I was living in a small town in Indiana working as a telemarketer and a vacuum salesman. I was really bad: the vacuums seemed to always be falling apart. Every time I did a demonstration, I'd say, 'This is the material the astronauts used on Apollo 13.' And no sooner had that come out of my mouth, something would malfunction.




Acting is really about having the courage to fail in front of people.




Acting is a business and a political act and a craft, but I also feel like it's a service - specifically, for a military audience.




I'm not fashionable.




I think some of my best theatre training has been in the Marine Corps. Not only meeting a bunch of characters, but growing up. You're in really adult situations at a young age, as far as being in charge of people.




In the military, you learn the essence of people. You see so many examples of self-sacrifice and moral courage. In the rest of life, you don't get that many opportunities to be sure of your friends.




In the Marine Corps, everything had a purpose.




I never played sports or got into the whole guy camaraderie of, like, 'I love you, man! Seniors forever!' So suddenly being in the military with these guys who were under these very heightened circumstances, isolated from their families, living this very kind of Greek lifestyle, it changed my life in a really big way.




Through theater and acting school, I found a way to articulate myself.




I feel like I have to move violently once a day, or I'll lose my mind.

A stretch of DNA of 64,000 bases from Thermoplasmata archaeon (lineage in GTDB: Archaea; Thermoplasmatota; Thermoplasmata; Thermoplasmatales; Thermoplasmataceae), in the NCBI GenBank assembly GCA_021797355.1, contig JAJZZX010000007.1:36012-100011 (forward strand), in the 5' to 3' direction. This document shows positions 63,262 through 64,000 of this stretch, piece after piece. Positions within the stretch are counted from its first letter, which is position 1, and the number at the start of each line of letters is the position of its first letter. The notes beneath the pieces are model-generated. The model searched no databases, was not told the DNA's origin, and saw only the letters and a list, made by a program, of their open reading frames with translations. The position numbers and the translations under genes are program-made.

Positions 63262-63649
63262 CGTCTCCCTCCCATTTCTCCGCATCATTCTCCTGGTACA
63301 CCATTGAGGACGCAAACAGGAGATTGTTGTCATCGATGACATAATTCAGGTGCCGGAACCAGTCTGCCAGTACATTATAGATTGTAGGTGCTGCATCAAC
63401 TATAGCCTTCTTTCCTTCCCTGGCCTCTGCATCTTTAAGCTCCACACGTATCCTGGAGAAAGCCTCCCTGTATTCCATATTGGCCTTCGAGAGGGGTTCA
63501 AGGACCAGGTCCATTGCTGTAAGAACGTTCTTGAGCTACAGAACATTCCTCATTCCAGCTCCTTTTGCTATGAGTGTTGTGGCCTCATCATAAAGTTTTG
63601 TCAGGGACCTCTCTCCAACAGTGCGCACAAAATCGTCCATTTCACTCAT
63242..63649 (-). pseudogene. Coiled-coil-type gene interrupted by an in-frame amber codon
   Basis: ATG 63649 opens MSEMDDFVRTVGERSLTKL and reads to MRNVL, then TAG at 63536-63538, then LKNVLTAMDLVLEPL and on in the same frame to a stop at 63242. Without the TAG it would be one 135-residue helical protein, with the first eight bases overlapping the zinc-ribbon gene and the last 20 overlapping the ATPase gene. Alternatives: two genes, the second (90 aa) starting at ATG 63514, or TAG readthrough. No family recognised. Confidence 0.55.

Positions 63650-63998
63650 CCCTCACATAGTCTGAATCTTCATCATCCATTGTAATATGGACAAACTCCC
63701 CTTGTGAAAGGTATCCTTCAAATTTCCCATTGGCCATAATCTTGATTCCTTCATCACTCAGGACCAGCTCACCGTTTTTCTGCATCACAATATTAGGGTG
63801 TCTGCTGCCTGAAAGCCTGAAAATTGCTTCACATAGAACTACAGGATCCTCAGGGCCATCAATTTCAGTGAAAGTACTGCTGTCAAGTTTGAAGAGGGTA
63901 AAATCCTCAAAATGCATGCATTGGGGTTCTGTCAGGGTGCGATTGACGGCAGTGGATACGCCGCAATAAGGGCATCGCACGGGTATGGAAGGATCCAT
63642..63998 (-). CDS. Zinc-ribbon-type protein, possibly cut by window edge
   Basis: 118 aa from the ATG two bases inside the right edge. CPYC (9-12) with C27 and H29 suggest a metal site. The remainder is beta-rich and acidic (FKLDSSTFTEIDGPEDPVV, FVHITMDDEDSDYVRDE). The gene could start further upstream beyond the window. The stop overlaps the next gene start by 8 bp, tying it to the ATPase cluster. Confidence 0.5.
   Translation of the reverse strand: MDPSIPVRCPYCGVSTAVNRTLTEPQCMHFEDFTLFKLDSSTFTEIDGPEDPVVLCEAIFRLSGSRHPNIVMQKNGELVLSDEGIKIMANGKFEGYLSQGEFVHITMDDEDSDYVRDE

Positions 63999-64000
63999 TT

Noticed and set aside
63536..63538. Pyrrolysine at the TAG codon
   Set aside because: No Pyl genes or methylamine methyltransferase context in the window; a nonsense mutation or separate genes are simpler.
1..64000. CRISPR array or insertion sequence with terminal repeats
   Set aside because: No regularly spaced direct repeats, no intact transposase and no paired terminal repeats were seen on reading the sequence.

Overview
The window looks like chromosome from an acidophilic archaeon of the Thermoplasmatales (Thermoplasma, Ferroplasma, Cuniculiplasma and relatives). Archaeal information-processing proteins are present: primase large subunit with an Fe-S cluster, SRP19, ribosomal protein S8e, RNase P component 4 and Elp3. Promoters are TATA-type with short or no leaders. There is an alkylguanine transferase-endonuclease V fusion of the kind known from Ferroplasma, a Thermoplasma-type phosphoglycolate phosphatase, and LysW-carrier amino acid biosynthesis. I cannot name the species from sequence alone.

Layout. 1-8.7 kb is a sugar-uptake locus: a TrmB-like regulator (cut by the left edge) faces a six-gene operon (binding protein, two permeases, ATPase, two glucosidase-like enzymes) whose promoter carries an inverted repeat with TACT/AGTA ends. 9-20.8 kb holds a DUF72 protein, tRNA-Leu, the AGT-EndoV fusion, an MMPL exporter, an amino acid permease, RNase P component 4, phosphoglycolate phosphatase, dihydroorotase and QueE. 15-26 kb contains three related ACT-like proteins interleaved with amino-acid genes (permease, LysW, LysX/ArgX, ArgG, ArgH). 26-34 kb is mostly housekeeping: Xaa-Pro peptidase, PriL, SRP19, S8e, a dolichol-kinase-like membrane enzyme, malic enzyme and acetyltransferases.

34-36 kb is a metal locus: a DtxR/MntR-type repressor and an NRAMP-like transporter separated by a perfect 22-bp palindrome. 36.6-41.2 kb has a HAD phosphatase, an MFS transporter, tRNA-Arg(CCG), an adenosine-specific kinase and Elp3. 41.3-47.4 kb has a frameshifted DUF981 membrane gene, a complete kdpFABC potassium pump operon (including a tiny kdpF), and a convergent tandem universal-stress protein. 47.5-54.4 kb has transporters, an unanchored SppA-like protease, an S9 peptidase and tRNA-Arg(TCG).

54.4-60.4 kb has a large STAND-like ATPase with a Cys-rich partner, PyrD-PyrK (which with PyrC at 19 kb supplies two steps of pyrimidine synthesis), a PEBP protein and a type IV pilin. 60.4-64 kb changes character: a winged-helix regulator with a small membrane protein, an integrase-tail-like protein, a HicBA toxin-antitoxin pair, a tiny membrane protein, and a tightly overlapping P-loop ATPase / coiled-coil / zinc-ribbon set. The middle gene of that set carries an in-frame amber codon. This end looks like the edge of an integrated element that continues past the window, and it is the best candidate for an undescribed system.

How do you take what you do as seriously as possible but not so seriously that it ends up inhibiting what you do?




There's so much emphasis on Daniel Day-Lewis and his process, which is appropriately his own. But I was just blown away by his generosity as an actor. He's so giving as an actor that he just naturally commands the focus on set.




You have friends, and they die. You have a disease, someone you care about has a disease, Wall Street people are scamming everyone, the poor get poorer, the rich get richer. That's what we're surrounded by all the time.




Interesting things always come from being really exhausted and really sick.




I actually run a non-profit where one of the main objectives is to branch out and get a new audience for the theater. Just because the writing is so good and nothing is more effective than seeing something live and happening right in front of your face, so I definitely want to continue to pursue that.




People always are desperate to have others acknowledge that they are different.




I did plays in high school, but I was convinced you couldn't make a living doing it. You don't have a lot of options in Indiana anyway, though, so I didn't want to stay there. I graduated early and worked a bunch of really odd jobs, and then I joined the Marines.




We don't understand why we're here, no one's giving us an answer, religion is vague, your parents can't help because they're just people, and it's all terrible, and there's no meaning to anything.




I think it's a common misconception in the civilian community that the military community is filled with just drills and discipline and pain. They forget that these are humans who are in an abnormal situation.




I used to eat a whole chicken, every day, for lunch. I did that for four years. But it got tiring - go to the store, buy it, eat it. It's a mess.



1